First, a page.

Aleppo Postpones Vote on Zoning Ordinance

A second public hearing is scheduled for 7 p.m. Wednesday, March 21.

A standing-room-only crowd attended the Aleppo Township Commissioners meeting Monday night looking for answers on proposed changes to the township's zoning ordinance and a section of land known as Weber's Corner.

Plans to adopt the zoning ordinance and the Weber’s Corner Village District, a section of acreage that borders Glen Mitchell and Weber roads, were on the evening's agenda. But after a 30-minute executive session, commissioners announced that a vote would not be taken.

Instead, action on the proposals was tabled to provide more time for public comment.

"I was not available at the last public hearing and Commissioner [Clayton] Steup hasn't been around, so in order for us to understand where our citizens are coming from, we feel that it's in our best interest ... to have another public hearing," said Commissioners President Linda Vescio. 

A second public hearing is scheduled for 7 p.m. Wednesday, March 21.

Proposed changes would allow a mix use of residential and light commercial retail development, township officials said.

A.J. Schwartz, a township consultant with the Pittsburgh-based planning firm Environmental Planning & Design, said Weber’s Corner in the existing ordinance is zoned for such uses as medical offices, fast-food restaurants, a fuel station, or a shopping center up to 50,000 square feet. A strip of land in the district is also split-zoned between residential and commercial, he said, opening that property up tor commercial rezoning as well. 

"They're trying to clean it up, not make it worse," Schwartz said. 

According to Schwartz, the proposed changes would allow commercial development on a smaller scale, limiting buildings to 10,000 square feet, significantly smaller than the current ordinance allows, he said.

Permitted mixed use would include a convenience store without fuel, a day-care center, a small grocery, a take-out restaurant, and recreational facilities, along with single-family, garden apartments and carriage homes.

Residents respond

Residents, meanwhile, were offered a chance to briefly comment or ask questions about potential zoning changes at Weber’s Corner. Most who spoke on the zoning proposal weren’t in favor of commercial retail in the neighborhood.

Anthony Floro, who owns property on Glen Mitchell Road, said he would prefer the area to be residential, single-family, duplexes or carriage homes. Floro said he didn’t believe the area was fit for a grocery store.

“I don’t think the traffic would support it,” he said.

Patricia Shetler of McCoy Place said part of the rezoning also goes over an environmental protective overlay and the land is slide-prone. She reminded officials of a landslide incident in 2003, when shifting earth caused a section of road to drop off, reducing Glen Mitchell to one lane for some time.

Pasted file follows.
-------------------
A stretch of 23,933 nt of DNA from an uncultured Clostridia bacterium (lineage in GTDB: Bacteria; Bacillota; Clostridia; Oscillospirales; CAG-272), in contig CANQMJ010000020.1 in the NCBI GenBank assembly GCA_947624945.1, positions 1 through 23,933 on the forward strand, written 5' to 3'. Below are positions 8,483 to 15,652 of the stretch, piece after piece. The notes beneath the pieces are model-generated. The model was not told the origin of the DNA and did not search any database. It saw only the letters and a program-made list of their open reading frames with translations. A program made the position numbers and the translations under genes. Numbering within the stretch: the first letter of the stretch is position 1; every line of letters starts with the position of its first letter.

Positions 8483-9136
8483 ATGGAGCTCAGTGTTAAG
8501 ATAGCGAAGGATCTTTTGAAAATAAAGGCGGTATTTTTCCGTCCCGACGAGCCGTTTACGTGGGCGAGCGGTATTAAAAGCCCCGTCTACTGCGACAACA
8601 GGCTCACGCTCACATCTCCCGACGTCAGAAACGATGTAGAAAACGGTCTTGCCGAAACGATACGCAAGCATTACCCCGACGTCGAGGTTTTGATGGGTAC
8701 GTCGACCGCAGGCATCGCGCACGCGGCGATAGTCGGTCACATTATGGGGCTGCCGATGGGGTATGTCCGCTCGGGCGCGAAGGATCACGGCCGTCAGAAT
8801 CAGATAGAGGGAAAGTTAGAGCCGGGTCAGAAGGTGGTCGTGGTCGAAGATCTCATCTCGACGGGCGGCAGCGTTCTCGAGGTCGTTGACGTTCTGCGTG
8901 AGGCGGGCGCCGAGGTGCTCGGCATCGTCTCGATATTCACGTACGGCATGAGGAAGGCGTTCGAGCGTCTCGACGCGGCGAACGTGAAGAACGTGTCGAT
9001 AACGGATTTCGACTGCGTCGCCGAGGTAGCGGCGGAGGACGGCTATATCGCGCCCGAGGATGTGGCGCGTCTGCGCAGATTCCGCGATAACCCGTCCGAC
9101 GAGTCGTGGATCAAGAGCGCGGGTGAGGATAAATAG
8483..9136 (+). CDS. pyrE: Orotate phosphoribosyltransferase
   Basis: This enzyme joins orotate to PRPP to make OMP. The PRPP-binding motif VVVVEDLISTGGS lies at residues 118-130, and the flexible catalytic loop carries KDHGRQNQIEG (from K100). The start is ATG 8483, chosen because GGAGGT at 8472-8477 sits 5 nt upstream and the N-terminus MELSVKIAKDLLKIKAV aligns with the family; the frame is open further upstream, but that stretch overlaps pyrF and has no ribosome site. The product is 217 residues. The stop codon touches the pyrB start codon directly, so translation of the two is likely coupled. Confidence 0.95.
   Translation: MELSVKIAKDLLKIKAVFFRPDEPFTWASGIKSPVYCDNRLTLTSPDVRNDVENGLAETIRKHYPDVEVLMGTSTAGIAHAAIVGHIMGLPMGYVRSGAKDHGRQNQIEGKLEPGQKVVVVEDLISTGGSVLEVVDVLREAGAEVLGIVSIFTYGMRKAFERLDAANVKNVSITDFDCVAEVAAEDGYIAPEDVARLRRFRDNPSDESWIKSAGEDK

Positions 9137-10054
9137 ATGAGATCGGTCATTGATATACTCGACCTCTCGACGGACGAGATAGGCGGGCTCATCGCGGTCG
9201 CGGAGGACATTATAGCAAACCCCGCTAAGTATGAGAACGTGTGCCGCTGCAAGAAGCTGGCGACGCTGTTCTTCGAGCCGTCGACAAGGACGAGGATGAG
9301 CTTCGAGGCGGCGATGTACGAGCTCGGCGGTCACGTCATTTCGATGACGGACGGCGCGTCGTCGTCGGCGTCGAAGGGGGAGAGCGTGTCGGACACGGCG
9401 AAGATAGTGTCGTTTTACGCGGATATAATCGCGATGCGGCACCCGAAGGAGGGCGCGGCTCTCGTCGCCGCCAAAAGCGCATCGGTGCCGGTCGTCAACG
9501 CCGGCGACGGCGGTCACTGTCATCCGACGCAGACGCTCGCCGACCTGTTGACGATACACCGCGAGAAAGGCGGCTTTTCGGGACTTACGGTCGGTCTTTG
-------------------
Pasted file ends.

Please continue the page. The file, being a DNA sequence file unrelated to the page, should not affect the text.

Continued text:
Shetler worried that commercial development might lead to a similar replay of events. If so, she said, residents who live in the neighborhood would be stranded, along with the fire department’s vehicles on Weber Road.

“If that slides at all,” Shetler said, “you can’t come up Veshio [Drive], you can’t come down Sycamore [Road].”

Shetler also questioned whether Aleppo’s zoning hearing and information were properly advertised and made available to the general public.

Aleppo solicitor Harlan Stone said the township has followed all laws pertaining to advertising the zoning changes.

“We’ve tried to make these meetings as exclusive as we could,” Stone said.

Comprehensive zoning 

Schwartz said the Aleppo-Sewickley-Osborne (ASO) Comprehensive Plan steering committee felt light commercial retail was appropriate for Weber's Corner.

Stone said the comprehensive zoning plan would be inconsistent if the light commercial area were eliminated.

“You’d have to redo the comprehensive plan with Sewickley and Glen Osborne,” Stone said.  

Glen Osborne and Sewickley worked together with Aleppo on a comprehensive zoning plan to provide the three communities better municipal services and recreation.

Under the intergovernmental cooperation agreement, officials said, the communities abide by their own zoning ordinances, but share land uses and the burden of undesirable uses, such as adult businesses or methadone clinics. The three also reap benefits such as grant funding by working together.

Sewickley passed its zoning ordinance last year and Glen Osborne Council could vote tonight.

"It's close. We'reworking on just a couple of things," said Glen Osborne Secretary Diane Vierling.


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